As far back as I can remember, I have always been a bit of a showman. Professionally, I’ve been at it for over 20 years as a trumpeter/composer/educator, but I’ve always had a passion for touching people’s lives through music and performance all whilst making sure I give back as much as I was given. Few things give me greater joy than to discover that somebody’s day was uplifted after hearing my original music. Sometimes it’s the “leave-it-all-on-the-stage” energy I invested into that day’s show or lesson that moved another’s spirit. Both make it all worthwhile. I was fortunate as a kid that my folks always had music on in the house and were endlessly supportive of my artistic growth. I received invaluable guidance from local legends such as Bill Katz, Peggy Rakas, Roy Fortunato, and Carl Fisher (of Billy Joel fame) to name a few, but it was my chance encounter with Jon Faddis at 12 years of age that set the foundation for my mindset and life direction. I would go on to get my Bachelor’s degree in Jazz Trumpet from SUNY Purchase and my Master’s in Jazz Composition from Manhattan School of Music. I had many extraordinary teachers during that time such as Mike Abene, Rich DeRosa, Dave Liebman, and Todd Coolman, and the personal mentorship of Jon Faddis, Ray Vega, Justin DiCioccio, and Hal Galper sowed the seeds for much of the success I have today.
My performances have led me to some far-off places such as Guatemala and the Bahamas and more local spots, namely Carnegie Hall, Charlotte’s Speakeasy, Birdland, the Jazz Loft, and Blue Note. I’ve had the rare honor of sharing the stage with notables such as Bernard Purdie, Nadia DiGiallonardo (Musical Director for the Sara Bareilles Broadway hit Waitress), and Clark Terry. Performing the 50th anniversary performance of HAIR at Lincoln Center with the Tony Award winning cast under the direction of Diane Paulus, who was named in 2014 as one of TIME Magazine’s 100 most influential people in the world was a life-altering experience of the best kind. I have recorded with Lawrence (on their first album Breakfast), Circus Mind (on Joy Machine), and Nonstop to Cairo (on KAI) in addition to working on numerous individual projects for local artists. I perform regularly with The NyMBVS 5, Nocturne (of Stage39 Productions), Latinology, Deep Pockets, La Sonora 495, Vinyl Revival, Nonstop to Cairo, the Interplay Jazz Orchestra, and the Swingtime Big Band under the direction of Steve Shaiman.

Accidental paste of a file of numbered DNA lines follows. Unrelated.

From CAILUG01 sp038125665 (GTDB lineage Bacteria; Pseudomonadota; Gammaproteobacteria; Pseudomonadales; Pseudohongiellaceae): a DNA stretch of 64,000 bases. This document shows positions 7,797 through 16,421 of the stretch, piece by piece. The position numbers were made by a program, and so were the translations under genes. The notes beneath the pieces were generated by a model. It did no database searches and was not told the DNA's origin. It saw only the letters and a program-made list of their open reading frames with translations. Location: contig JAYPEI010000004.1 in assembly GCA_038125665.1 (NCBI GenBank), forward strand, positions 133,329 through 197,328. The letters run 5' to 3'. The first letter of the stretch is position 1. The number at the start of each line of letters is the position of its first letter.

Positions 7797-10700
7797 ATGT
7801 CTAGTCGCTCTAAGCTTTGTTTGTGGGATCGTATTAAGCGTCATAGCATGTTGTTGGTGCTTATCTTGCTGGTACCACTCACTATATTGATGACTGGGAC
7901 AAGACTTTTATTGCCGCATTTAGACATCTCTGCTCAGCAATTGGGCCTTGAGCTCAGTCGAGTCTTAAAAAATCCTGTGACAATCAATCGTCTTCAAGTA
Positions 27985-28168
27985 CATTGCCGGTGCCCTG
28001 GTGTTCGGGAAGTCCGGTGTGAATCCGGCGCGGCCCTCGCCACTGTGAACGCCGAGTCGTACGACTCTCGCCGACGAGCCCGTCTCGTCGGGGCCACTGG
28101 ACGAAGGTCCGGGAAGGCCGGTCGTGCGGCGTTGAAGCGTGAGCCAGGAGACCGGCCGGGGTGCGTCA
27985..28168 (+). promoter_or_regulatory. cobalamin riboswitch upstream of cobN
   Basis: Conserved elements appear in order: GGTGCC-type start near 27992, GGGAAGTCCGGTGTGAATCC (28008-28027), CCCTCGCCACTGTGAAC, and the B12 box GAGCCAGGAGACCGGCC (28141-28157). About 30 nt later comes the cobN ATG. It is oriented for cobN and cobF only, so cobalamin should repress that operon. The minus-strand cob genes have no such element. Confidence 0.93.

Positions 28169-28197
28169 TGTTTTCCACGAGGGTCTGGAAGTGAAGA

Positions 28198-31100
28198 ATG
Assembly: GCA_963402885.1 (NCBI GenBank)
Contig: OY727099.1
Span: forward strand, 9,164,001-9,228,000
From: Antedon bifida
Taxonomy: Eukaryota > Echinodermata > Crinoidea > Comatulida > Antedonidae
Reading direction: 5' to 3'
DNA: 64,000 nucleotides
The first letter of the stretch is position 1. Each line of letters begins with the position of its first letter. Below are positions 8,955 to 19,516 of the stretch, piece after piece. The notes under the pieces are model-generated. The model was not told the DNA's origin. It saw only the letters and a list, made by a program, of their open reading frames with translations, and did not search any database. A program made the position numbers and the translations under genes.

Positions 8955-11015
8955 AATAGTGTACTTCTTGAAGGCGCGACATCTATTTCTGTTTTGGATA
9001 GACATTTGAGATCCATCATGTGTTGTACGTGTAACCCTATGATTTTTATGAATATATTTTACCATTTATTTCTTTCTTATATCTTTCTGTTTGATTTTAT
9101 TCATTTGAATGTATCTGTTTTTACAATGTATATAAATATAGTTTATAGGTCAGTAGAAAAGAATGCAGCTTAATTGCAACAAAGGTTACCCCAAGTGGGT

Helping bands enhance their show through the organization of horn sections (usually trumpet, sax, and trombone) and the development of customized charts is a big part of my day-to-day. Original bands in particular require close collaboration that involves trust and nuance because when it comes to other people’s music, one must treat it as their own. You can hear the fruits of that labor with Paradigm, the Toby Tobias Ensemble, and Nonstop to Cairo and I welcome any other bands or individuals who wish to incorporate horns into their projects to reach out.
Justin DiCioccio oft told me during our times together that “you can make a life in music!” I certainly have, but it was not without struggle. After graduating in 2007 but already burnt out, I sought work outside of the performing arts, serving a number of years as a barista for a major coffee company and eventually transitioning into banking. It took the support of many friends and associates to remind me that the gift I’d been given as an artist and composer was not a gift to be hoarded. They helped and encouraged me to rekindle the creative spark that now burns as brightly as ever. In 2018 I left the corporate world to become a full-time musical artist and within days was given steady gig work with Deep Pockets. It’s been a nearly 4-year journey and I haven’t once had to look back. In 2019, in defiance of the pandemic, I composed a song a day over two significant stretches of time and subsequently started The NyMBVS 5, a band dedicated to performing original music that just makes ya feel good. And students! I’ve got a whole bunch of them of all ages and levels of development, and it is my pleasure to see them all achieve personal and artistic success in ways that often can’t be quantified on paper. That said, it doesn’t hurt to say that quite a few of my students have gotten perfect scores at NYSSMA, one made All-State this year, one went to college for Environmental Science and tried out for and won a seat on the school Jazz Band despite not majoring in music, and most of my students have been with me for years. As I tell all my “kids,” music and the arts are woven into the tapestry of my life. It all connects. I hope you feel that in these words, and I KNOW you’ll feel it when you catch a live performance!